An overdraft occurs when you write a check, use a debit card or ATM card in a transaction, or make an automatic bill payment for an amount greater than the balance in your checking or savings account.
Overdraft protection is a feature offered by banks to keep your checking account from overdrafting when you write a check or swipe your debit card but don’t have enough money in your checking account to cover the balance.
Overdraft Protection Saves You Money
Overdraft protection links your checking account to a savings account, credit card, or line of credit and uses that account to pay transactions that would have otherwise triggered an overdraft fee.
Credit Card and Line of Credit Overdraft Protection
You must be careful when overdraft protection is linked to your credit card. Some credit card issuers treat these overdraft payments as a cash advance. That’s a bad thing because cash advances often have higher interest rates, no grace period, and a cash advance fee. You could end up paying just as much, and possibly more, on the cash advance as you would have paid in overdraft fees.
When your overdraft is connected to a line of credit, you risk paying fees on the overdraft if you don’t pay the balance before the grace period runs out – if there is a grace period. If you already have a balance on your line of credit, the overdraft would just be added to your current balance.
When Does an Overdraft Occur?
An overdraft occurs when you do not have enough money in your account to cover a transaction and pay the bank anyway. You may incur an overdraft checks, ATM transactions (ATM / ATH), debit card purchases, automatic bill payments and electronic withdrawals or in person.
Many banks and credit unions offer overdraft protection programs, in which the bank or credit union usually pays the transaction and charges a fee (in addition to force him to pay the amount of the overdraft). Overdrafts can also be covered by a transfer of funds from a linked account, credit card or line of credit.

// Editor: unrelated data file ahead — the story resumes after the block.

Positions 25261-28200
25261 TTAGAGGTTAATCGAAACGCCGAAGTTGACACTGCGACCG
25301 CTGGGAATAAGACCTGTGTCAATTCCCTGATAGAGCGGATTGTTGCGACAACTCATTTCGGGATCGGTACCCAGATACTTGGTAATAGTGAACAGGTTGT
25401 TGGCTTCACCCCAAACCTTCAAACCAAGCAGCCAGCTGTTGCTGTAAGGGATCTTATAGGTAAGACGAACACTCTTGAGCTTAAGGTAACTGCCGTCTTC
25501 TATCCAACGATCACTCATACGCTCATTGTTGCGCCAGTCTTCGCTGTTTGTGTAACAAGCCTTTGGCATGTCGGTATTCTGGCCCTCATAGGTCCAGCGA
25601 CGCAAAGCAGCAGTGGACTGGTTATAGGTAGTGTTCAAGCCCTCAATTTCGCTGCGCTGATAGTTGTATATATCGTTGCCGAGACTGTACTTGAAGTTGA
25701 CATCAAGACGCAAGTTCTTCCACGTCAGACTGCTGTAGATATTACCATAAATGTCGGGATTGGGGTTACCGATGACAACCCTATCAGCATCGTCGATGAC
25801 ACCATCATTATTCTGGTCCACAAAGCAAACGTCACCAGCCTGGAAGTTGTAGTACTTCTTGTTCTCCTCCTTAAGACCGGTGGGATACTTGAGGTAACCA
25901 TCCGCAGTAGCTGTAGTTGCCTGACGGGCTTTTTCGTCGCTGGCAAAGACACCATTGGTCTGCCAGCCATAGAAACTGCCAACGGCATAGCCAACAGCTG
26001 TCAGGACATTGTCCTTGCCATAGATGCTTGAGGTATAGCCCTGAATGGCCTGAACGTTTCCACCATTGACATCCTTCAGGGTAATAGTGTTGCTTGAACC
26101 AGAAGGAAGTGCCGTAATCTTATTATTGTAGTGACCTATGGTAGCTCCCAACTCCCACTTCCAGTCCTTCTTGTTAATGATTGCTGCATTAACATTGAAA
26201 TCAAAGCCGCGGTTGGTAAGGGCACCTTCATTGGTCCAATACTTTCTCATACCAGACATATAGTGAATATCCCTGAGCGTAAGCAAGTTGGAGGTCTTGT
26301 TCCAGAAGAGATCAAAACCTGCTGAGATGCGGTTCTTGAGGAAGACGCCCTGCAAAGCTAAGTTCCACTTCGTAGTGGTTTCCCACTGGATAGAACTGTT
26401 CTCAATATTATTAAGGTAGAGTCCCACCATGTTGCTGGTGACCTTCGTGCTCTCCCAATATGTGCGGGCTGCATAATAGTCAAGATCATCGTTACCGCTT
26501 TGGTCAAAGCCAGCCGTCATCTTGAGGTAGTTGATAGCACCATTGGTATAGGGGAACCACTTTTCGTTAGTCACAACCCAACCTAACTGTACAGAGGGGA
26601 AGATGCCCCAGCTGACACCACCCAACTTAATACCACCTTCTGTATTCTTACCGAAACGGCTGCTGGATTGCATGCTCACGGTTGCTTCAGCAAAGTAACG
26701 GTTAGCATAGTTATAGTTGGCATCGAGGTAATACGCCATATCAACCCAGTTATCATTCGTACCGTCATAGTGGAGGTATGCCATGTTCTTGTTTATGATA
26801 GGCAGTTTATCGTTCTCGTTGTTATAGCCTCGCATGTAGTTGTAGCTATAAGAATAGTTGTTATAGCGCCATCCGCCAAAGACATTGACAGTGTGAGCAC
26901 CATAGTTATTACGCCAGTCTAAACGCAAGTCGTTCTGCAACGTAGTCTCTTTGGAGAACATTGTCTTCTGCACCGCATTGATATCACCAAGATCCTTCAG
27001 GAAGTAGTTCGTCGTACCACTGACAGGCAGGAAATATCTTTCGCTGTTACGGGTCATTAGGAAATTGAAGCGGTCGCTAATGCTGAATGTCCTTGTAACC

Banks and credit unions have different charges associated with overdraft protection, so be sure to ask what the conditions of the account in relation to the cost of overdraft protection, a linked account or a credit line is when acquires a current account.
Deposits to your account may not be available immediately. Always make sure you have sufficient funds available in your account. Although just made a deposit, you can overdraw your account.
Protection for ATM and Debit Card Transactions
Prior to 2010, many banks and financial institutions automatically enrolled their customers in overdraft protection programs. Often you had to affirmatively say “no” in order to end the coverage.
Now, if you want overdraft protection for standard debt and ATM transactions, you must affirmatively opt into the program.These rules don’t apply to writing checks or automatic bill payments. If you don’t want overdraft protection for writing checks with insufficient funds or automatic bill payments, talk to your bank.
There’s another form of protection that you don’t sign up for; many institutions automatically initiate the coverage if you overdraw your account. This type of protection is often called overdraft privilege or bounce protection, or some variation of those terms. Because of the similarities in name, it can be easy to confuse the two types of overdraft protection.
An easy way to differentiate — you don’t sign up for bounce protection; you’re automatically enrolled, and it’s not linked to other accounts you may have with the bank for your best interest.
Most institutions that have this type of coverage automatically enroll just about all of their checking account customers. You might receive a notice from your bank or credit union indicating that if you bounce a check or two every now and then you don’t need to worry; the institution will pay it and you’ll be charged their standard NSF fee.